Today and in the future of work, the most in-demand skill will never be the one you have now— it’s the one you can develop tomorrow. Humans have an unmatched ability to learn and adapt from living in climates previously uninhabitable to creating tools that can, at first blush, seem to outperform our abilities.

Consider the Automated Teller Machine (ATM) released about fifty years ago. When ATMs became widespread it was assumed the position of bank tellers would be outsourced to history when, in fact, the position of bank teller has grown continuously and slightly faster than the labour force as a whole. While tellers required per branch location declined, the demand for branch locations increased and along with it the demand for bank tellers.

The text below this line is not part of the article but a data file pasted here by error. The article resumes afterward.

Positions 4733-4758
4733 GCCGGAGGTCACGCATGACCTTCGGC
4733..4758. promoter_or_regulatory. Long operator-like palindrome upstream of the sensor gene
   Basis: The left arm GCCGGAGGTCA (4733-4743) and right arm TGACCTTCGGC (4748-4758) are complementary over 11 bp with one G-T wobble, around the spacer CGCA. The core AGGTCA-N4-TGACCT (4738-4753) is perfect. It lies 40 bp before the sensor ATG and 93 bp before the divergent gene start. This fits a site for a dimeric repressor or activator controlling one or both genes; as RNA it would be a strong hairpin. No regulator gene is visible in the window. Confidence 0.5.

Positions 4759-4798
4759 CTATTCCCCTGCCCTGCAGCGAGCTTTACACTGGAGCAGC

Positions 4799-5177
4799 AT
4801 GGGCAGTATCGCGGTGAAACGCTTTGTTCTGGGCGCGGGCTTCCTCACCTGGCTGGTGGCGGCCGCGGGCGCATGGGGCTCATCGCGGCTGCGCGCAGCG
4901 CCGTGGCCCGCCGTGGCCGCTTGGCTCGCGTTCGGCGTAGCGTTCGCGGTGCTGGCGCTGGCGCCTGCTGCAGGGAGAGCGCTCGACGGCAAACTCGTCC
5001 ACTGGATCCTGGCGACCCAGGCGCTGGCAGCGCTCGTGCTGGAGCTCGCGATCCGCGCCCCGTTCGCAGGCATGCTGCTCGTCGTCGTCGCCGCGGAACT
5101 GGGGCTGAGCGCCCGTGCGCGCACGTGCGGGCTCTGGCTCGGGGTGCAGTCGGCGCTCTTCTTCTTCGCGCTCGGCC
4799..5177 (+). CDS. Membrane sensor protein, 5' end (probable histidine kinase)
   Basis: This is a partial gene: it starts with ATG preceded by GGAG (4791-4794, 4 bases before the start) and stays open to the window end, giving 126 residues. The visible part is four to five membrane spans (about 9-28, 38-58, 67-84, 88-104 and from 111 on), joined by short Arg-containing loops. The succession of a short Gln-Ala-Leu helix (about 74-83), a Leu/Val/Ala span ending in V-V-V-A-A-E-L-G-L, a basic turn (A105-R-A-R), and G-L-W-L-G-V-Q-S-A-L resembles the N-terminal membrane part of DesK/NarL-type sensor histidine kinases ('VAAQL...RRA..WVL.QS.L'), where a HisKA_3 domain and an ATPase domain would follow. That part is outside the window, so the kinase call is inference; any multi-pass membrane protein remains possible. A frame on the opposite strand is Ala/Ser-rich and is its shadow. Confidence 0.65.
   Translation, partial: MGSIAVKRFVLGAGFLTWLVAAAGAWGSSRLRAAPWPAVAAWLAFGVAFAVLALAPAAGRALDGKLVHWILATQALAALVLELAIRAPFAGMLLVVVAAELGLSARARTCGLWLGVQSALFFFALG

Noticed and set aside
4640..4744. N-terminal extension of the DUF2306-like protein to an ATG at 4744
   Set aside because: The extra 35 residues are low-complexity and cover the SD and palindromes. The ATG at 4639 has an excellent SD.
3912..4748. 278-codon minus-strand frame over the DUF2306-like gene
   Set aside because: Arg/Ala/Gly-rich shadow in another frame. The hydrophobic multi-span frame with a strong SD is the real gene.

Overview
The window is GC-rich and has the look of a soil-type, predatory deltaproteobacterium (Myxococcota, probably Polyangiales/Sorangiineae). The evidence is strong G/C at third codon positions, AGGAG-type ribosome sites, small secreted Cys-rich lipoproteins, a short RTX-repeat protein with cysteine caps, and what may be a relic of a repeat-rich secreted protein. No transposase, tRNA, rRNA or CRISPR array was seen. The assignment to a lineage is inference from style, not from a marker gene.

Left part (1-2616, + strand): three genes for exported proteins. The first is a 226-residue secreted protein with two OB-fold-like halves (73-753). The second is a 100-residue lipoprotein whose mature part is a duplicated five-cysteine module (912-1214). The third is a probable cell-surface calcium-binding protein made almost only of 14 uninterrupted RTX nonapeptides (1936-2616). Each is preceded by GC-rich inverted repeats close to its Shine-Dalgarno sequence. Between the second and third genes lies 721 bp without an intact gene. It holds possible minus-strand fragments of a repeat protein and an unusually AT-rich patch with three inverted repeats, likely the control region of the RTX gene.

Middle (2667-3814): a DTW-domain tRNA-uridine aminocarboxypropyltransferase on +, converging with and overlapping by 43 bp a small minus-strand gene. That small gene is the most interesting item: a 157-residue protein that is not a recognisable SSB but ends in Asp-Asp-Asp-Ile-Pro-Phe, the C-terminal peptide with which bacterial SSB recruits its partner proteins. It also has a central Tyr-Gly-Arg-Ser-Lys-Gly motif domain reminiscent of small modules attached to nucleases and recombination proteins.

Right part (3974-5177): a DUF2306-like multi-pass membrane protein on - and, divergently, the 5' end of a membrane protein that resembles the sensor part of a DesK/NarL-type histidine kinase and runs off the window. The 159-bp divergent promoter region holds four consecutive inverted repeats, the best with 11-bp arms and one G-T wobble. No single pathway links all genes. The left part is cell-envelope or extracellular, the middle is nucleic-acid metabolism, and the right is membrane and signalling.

What does all this mean? That the future of work is human. Once we escape our outdated seeking of single-disciplinary skill sets in fear of being replaced by technology, we can focus on developing our uniquely human skills, notably our ability to learn and adapt to emerging technologies. In this talk, Kate will share how the forces of atomization (jobs broken into job fragments addressable by outsourcing), automation (robots, process automation, etc.) and augmentation (humans leveraging